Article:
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    ... the work is indeed relevant and of high enough quality, but just fits a lot better at another venue. To make this explicit: I do not see any difference between submitting manuscript X to several journals simultaneously and submitting the very same manuscript X to several journals sequentially. – O. R. Mapper Sep 3 '15 at 13:45
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When I, as a referee, see a paper that I've already reviewed, I just send the second journal the same report. Generally, minor changes are required, but I generally try to keep the report basically the same, so that the authors will know that the report came from the same referee. I can't say I have a particularly well-thought-out reason for doing this. However, I do think it serves to make clear that multiple editors have seen fit to pick somebody (that is, me) as an expert who is qualified to review the manuscript; the reports are not coming from people who were unqualified to referee the submission and should never have gotten it in the first place.

I do not inform the editor about this unless there is a specific reason. Since these situations pretty much always involve rejected manuscripts, the authors sometimes get angry in their response letters. If I feel that the authors have behaved inappropriately during the first round of submission, I might mention that to the second journal's editor. Similarly, if I rejected the paper the first time due to outright plagiarism, I will mention that to the second editor as well. Whenever I have done this, it has been to give the editor a specific heads-up and there may be abnormal difficulties with the paper.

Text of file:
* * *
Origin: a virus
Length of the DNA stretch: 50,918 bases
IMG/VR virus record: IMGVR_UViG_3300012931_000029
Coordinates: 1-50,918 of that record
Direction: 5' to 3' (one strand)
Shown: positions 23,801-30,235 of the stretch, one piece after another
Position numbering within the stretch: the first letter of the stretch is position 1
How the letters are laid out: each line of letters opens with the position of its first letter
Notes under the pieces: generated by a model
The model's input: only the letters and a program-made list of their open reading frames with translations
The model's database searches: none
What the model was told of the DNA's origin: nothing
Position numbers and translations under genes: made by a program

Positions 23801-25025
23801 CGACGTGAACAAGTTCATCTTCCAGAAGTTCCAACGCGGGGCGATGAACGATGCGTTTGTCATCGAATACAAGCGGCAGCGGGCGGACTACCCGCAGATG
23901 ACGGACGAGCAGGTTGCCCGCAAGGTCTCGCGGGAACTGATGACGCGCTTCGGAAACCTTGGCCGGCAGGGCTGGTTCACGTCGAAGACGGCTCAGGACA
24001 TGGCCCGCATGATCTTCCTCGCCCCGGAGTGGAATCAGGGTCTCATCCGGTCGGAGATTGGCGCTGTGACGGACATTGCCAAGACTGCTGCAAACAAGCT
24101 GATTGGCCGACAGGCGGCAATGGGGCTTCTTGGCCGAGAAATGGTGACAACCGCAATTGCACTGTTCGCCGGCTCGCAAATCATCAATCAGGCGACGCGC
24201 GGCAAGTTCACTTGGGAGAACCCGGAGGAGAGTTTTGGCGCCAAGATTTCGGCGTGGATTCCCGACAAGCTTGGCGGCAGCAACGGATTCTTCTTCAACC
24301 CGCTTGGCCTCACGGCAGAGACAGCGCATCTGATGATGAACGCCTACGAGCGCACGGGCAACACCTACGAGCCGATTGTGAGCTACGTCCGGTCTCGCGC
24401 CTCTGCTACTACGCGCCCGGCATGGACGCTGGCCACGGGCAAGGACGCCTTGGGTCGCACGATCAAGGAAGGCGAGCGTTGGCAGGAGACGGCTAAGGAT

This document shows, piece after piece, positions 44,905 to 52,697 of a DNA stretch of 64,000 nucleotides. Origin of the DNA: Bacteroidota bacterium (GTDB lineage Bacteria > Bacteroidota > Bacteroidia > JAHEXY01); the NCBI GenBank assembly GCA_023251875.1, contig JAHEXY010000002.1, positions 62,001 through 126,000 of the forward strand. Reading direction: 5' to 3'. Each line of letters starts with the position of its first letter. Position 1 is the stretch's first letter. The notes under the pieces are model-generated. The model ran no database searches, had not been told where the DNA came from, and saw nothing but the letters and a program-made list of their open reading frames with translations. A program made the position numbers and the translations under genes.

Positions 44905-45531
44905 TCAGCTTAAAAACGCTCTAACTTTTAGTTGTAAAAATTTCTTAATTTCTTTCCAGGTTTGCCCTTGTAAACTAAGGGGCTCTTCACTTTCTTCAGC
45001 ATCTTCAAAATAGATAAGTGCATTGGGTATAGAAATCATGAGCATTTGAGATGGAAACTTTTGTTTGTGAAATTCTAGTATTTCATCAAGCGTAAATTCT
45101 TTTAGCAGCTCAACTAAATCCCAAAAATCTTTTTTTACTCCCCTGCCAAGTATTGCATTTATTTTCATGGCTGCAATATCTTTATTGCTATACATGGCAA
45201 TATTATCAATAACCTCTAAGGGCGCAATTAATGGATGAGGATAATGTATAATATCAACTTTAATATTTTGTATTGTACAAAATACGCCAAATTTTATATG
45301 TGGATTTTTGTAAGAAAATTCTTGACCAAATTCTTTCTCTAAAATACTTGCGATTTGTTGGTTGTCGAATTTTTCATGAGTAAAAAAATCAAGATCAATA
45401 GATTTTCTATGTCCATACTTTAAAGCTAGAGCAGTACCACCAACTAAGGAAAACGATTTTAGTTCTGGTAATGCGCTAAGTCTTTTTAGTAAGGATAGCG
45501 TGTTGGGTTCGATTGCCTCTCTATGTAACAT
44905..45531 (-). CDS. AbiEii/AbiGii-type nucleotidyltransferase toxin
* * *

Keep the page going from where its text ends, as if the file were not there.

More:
I am also more likely to recommend outright rejection by the second journal if I recommended major revisions at the first. If the authors were unwilling to make the revisions to get the article published in the first journal, it's probably wasting people's time to suggest publication may be possible after the same revisions the second time around. Once, I had to recommend rejection of a paper at the first journal even though the authors had made useful changes. (They fixed one of the two serious problems but were unable to deal with the other.) When I got the paper to referee again at a second journal, they had reverted to their original version of the manuscript, with both problems present again. I was particularly unsympathetic in my report in that case, since the legitimate efforts I had made to help the authors improve their paper had evidently been tossed away. (I think I informed the editor in that case as well, but I'm not certain.)

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This happens a fair amount in my field. Sometimes, it is even arranged. The author(s) tell Journal B that Journal A rejected the paper, and the editor at Journal B asks the editor at Journal A who Reviewer X was so that they can use the same Reviewer. Of course the authors are not stupid; this only happens when the paper was originally rejected solely for not being good enough for Journal A and Journal B is a less prestigious journal.

It is good to let the editor know (if he or she does not know already), but generally, having reviewed the paper before is a good thing. It means that you can submit a report quickly rather than taking 6 months or a year.